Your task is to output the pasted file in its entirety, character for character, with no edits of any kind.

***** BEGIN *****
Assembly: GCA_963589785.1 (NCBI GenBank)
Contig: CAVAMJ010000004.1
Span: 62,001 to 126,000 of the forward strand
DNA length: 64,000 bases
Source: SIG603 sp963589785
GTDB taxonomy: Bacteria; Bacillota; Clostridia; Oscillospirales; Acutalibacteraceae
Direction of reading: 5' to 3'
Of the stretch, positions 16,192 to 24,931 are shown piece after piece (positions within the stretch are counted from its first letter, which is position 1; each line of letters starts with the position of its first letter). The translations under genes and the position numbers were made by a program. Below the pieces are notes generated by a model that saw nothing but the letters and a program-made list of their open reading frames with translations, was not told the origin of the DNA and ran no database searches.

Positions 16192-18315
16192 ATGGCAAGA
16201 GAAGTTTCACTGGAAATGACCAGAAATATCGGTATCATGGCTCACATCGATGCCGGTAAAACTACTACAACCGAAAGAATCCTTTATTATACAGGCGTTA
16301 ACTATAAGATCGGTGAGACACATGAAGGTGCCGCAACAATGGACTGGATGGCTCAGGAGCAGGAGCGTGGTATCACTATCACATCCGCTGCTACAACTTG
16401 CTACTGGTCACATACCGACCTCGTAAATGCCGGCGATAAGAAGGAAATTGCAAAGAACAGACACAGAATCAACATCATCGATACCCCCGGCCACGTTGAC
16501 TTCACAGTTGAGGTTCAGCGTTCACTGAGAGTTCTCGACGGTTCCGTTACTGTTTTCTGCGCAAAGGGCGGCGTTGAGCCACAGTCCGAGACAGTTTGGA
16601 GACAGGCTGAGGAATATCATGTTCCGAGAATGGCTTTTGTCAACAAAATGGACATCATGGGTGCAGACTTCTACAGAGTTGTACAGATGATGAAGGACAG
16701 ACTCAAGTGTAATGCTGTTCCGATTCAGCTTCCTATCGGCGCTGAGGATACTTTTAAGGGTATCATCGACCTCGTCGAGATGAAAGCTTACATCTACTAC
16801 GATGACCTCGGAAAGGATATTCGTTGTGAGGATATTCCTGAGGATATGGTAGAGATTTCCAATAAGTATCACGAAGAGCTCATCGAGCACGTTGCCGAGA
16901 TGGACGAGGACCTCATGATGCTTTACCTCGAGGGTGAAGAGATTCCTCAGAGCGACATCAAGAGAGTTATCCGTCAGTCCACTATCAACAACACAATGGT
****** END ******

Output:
Assembly: GCA_963589785.1 (NCBI GenBank)
Contig: CAVAMJ010000004.1
Span: 62,001 to 126,000 of the forward strand
DNA length: 64,000 bases
Source: SIG603 sp963589785
GTDB taxonomy: Bacteria; Bacillota; Clostridia; Oscillospirales; Acutalibacteraceae
Direction of reading: 5' to 3'
Of the stretch, positions 16,192 to 24,931 are shown piece after piece (positions within the stretch are counted from its first letter, which is position 1; each line of letters starts with the position of its first letter). The translations under genes and the position numbers were made by a program. Below the pieces are notes generated by a model that saw nothing but the letters and a program-made list of their open reading frames with translations, was not told the origin of the DNA and ran no database searches.

Positions 16192-18315
16192 ATGGCAAGA
16201 GAAGTTTCACTGGAAATGACCAGAAATATCGGTATCATGGCTCACATCGATGCCGGTAAAACTACTACAACCGAAAGAATCCTTTATTATACAGGCGTTA
16301 ACTATAAGATCGGTGAGACACATGAAGGTGCCGCAACAATGGACTGGATGGCTCAGGAGCAGGAGCGTGGTATCACTATCACATCCGCTGCTACAACTTG
16401 CTACTGGTCACATACCGACCTCGTAAATGCCGGCGATAAGAAGGAAATTGCAAAGAACAGACACAGAATCAACATCATCGATACCCCCGGCCACGTTGAC
16501 TTCACAGTTGAGGTTCAGCGTTCACTGAGAGTTCTCGACGGTTCCGTTACTGTTTTCTGCGCAAAGGGCGGCGTTGAGCCACAGTCCGAGACAGTTTGGA
16601 GACAGGCTGAGGAATATCATGTTCCGAGAATGGCTTTTGTCAACAAAATGGACATCATGGGTGCAGACTTCTACAGAGTTGTACAGATGATGAAGGACAG
16701 ACTCAAGTGTAATGCTGTTCCGATTCAGCTTCCTATCGGCGCTGAGGATACTTTTAAGGGTATCATCGACCTCGTCGAGATGAAAGCTTACATCTACTAC
16801 GATGACCTCGGAAAGGATATTCGTTGTGAGGATATTCCTGAGGATATGGTAGAGATTTCCAATAAGTATCACGAAGAGCTCATCGAGCACGTTGCCGAGA
16901 TGGACGAGGACCTCATGATGCTTTACCTCGAGGGTGAAGAGATTCCTCAGAGCGACATCAAGAGAGTTATCCGTCAGTCCACTATCAACAACACAATGGT